Easter Day • 16 Apr 2017


Acts 10:34-43
Colossians 3:1-4
John 20:1-18


Rev. Chris Udy



Bronnie Ware
is an Australian palliative care nurse,
who wrote a book
based on her life’s work
and on conversations she’d had
with people she had cared for
in the last weeks of their lives.
The book is called
‘The Top Five Regrets of the Dying’,
and in it Bronnie writes about
the “clarity of vision”
that people gain at the end of their lives,
when they know that death is absolutely real,
and that they will very soon be dying.
She says that when, in those times of clear vision,
people were given the chance
to talk about what they might have done differently,
or whether they had regrets,
these five themes “surfaced again and again”.

The first, as witnessed by Bronnie Ware,
is “I wish I’d had the courage
to live a life true to myself,
not the life others expected of me.”
“This was the most common regret of all”, Bronnie says,
“When people realise
that their life is almost over
and look back clearly on it,
it’s easy to see how many dreams
have gone unfulfilled. ...
Health brings a freedom very few realise,
until they no longer have it.”

The second regret is
“I wish I hadn’t worked so hard.”
“This came from almost every male patient
that I nursed,” Bronnie wrote
“They missed their children’s youth
and their partner’s companionship.
Women also spoke of this regret,
but as most were from an older generation,
many of the female patients
had not been breadwinners.
All the men I nursed
deeply regretted
spending so much of their lives
on the treadmill of a work existence.”

Third was “I wish I’d had the courage
to express my feelings.”
“Many people suppressed their feelings
in order to keep peace with others.
As a result,
they settled for a mediocre existence
and never became
who they were truly capable of becoming.
Many” according to Bronnie,
“developed illnesses
relating to the bitterness and resentment
they carried as a result.”

“I wish I had stayed in touch with my friends”,
is number four.
“There were many deep regrets
about not giving friendships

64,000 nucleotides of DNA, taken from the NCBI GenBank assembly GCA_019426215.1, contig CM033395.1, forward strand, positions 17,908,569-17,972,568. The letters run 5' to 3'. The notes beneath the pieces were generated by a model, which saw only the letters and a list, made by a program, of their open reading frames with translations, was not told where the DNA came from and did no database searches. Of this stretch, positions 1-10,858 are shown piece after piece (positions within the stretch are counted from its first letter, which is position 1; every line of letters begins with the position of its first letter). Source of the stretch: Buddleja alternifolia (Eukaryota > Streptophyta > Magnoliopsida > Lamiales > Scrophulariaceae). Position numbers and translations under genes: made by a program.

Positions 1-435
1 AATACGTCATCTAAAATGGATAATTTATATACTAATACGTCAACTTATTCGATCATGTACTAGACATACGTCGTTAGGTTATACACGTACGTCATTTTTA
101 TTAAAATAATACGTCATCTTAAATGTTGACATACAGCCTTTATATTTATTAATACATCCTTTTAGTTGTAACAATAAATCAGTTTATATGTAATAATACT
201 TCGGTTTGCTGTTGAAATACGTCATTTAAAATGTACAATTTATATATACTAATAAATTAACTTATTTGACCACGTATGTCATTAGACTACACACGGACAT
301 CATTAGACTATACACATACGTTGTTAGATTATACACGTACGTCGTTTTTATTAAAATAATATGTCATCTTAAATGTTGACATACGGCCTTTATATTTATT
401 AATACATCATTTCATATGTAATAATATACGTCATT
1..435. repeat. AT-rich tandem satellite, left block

the time and effort they deserved”, says Bronnie.
“Everyone misses their friends
when they are dying.”

And the last of the top five regrets is
“I wish that I had let myself be happier”.
“This is surprisingly common” according to Bronnie.
“Many did not realise until the end
that happiness is a choice.
They had stayed stuck
in old patterns and habits.
The so-called ‘comfort’ of familiarity
overflowed into their emotions,
as well as their physical lives.
Fear of change
had them pretending to others –
and to themselves -
that they were content,
when, deep within,
they longed to laugh properly
and have silliness in their lives again.”

Easter is our invitation to die
and to rise into life again.
It’s our invitation
to stop being and doing those things
that are likely to lead to regret
and take on a life
that has an eternal dimension.
Easter invites us to experience,
and even to embrace,
the reality of death;
not to make us feel frightened, or guilty -
and certainly not to threaten us
with punishment or judgement -
that would be a profound abuse
of the message of the gospel -
Easter invites us into
the experience of death,
so we can leave behind
our fears, and guilts, and regrets,
and rise to the life we were made for:
a life of love, and honest integrity,
and courage, and compassion.

On Friday we heard the story
of the way that Jesus died.
We followed him
from the garden where he was arrested
after eating his last meal among his friends,
to the mockery of a trial
by the people who ran the Temple in Jerusalem.
We then followed him
when they sent him on to Pilate,
the Roman governor of the city,
to be unjustly condemned to death for treason.
We followed him
as he was taken out
to be executed by crucifixion
which was intended to be
not only a painful and shameful death,